The phrase ‘art pottery’ usually conjures up the image of a lone creative working in a small studio, not a major factory with a global profile. But Italian ceramics manufacturer Bitossi has succeeded in uniting artistry with commercial success. It’s best known for its mid-century output, notably the ‘Rimini Blu’ series of vases and figurines in vibrant electric blue, but its roots go all the way back to the Renaissance.
When Guido Bitossi founded the brand in 1921, his family were already part of a centuries-old ceramics tradition. Bitossi ancestors had been kiln workers, sculptors, painters and potters in Montelupo Fiorentino, near Florence, since the 1530s. The area was one of Italy’s most important centres for pottery, primarily tin-glazed maiolica painted with bright patterns. Indeed, the Bitossi factory was initially known as ‘Maioliche artistiche Guido Bitossi’, and it capitalised on its regional heritage early on.
It was Guido’s four sons, Vittoriano, Marcello, Mario and Carlo, who, with the help of ceramicist Aldo Londi, transformed Bitossi into a contemporary design force during the post-war period.
Londi was a Montelupo native and precocious talent who indulged his passion for ceramics at the local factory in the evenings after school. Aged 11, he became an apprentice at the Fratelli Fanciullacci pottery. On becoming Bitossi’s artistic director in 1946 – a relationship that would last over 50 years – he balanced his twin ideals of craftsmanship and innovation. The objects he designed served as companions in the modern home, embodying his belief that art should be a constant presence in everyday life.
Inspired by everything from ancient Etruscan crafts to Picasso’s pottery, Londi incorporated elements of sculpture and painting in his work, putting faces on mugs and vases and making stylised, quirky figurines of animals and birds. He also made Bitossi famous for colourful glazes: the ‘Rimini Blu’ range was created with the local Colorobbia chemical factory, and was also issued in other bright hues, including red and green.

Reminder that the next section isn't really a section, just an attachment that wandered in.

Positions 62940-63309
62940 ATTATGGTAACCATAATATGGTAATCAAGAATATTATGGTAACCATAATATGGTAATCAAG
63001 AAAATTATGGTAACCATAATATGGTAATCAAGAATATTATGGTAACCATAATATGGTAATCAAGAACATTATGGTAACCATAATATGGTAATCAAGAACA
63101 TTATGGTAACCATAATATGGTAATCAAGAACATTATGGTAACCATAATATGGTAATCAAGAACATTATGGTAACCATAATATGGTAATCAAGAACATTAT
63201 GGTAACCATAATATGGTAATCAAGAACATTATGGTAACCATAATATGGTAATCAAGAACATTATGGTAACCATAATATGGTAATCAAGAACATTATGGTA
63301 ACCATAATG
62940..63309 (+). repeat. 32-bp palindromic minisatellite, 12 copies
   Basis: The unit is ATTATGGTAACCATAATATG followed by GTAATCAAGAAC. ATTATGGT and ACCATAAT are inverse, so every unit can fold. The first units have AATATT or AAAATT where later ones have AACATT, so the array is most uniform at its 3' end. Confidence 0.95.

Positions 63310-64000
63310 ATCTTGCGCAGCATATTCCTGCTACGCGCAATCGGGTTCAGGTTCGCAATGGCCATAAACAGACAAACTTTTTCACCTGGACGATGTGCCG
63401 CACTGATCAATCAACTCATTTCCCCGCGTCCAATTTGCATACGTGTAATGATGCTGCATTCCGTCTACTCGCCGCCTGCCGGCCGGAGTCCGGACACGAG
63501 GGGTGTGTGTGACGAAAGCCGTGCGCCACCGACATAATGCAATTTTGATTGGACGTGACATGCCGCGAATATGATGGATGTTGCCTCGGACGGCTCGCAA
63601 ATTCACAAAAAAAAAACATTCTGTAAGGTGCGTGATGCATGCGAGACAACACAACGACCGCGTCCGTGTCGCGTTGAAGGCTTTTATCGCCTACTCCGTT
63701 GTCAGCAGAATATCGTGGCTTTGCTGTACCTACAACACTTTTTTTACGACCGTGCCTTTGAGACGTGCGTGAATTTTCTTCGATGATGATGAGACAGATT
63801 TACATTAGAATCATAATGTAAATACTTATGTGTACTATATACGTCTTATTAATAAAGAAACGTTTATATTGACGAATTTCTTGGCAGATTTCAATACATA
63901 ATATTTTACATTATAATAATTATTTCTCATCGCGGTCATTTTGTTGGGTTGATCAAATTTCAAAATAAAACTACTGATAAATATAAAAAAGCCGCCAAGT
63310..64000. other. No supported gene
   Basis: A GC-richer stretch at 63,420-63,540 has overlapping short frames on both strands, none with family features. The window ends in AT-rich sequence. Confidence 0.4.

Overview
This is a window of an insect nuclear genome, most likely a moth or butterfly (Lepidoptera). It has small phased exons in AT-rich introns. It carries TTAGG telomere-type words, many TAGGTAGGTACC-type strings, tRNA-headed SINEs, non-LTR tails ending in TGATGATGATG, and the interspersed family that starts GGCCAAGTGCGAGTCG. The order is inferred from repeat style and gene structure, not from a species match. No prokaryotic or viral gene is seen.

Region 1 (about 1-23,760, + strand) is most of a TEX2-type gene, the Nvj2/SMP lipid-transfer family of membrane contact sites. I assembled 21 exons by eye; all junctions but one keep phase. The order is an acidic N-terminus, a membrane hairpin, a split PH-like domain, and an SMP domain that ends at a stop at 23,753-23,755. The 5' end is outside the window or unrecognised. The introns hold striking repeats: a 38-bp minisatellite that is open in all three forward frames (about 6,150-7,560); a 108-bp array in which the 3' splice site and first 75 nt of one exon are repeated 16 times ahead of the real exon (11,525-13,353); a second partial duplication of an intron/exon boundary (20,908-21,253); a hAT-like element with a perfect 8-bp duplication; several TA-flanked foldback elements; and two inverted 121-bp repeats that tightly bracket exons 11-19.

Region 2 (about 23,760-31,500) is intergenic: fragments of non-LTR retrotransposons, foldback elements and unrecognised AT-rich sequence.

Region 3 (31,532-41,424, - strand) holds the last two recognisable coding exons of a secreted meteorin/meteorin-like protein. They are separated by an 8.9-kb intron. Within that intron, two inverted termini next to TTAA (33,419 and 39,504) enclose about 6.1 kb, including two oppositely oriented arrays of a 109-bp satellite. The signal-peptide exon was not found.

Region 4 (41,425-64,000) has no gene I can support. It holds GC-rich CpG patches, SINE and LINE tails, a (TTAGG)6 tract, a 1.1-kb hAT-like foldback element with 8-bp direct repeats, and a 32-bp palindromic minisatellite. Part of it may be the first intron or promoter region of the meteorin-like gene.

Londi spearheaded Bitossi’s tradition of working with artists and designers. In the mid-1950s, he introduced the architect Ettore Sottsass to ceramics, and together the pair refined the idea of pottery as sculpture for the home.
Sottsass’s geometric bowls and vases, which are still available to buy, fuse the decorative with the functional – a custom that continues to lend the brand a contemporary edge under the guidance of Vittoriano Bitossi’s niece, Ginevra Bocini, its current CEO. Recent launches include French artist Pierre Marie’s tableware and vases inspired by historical pieces in Bitossi’s archive, as well as studio Formafantasma’s vases featuring raw, torn edges.
In 1983, Londi and Sottsass collaborated to launch Montelupo’s Museum of Ceramics, an achievement that’s now been followed with Bitossi’s own Archive Museum nearby. Opened in its centenary year, the venue presents a retrospective of a brand that, in Bocini Bitossi’s words, ‘tells the story of Italian design through ceramics, and never ceases to question the future shape of things’. bitossiceramiche.it; fondazionevittorianobitossi.it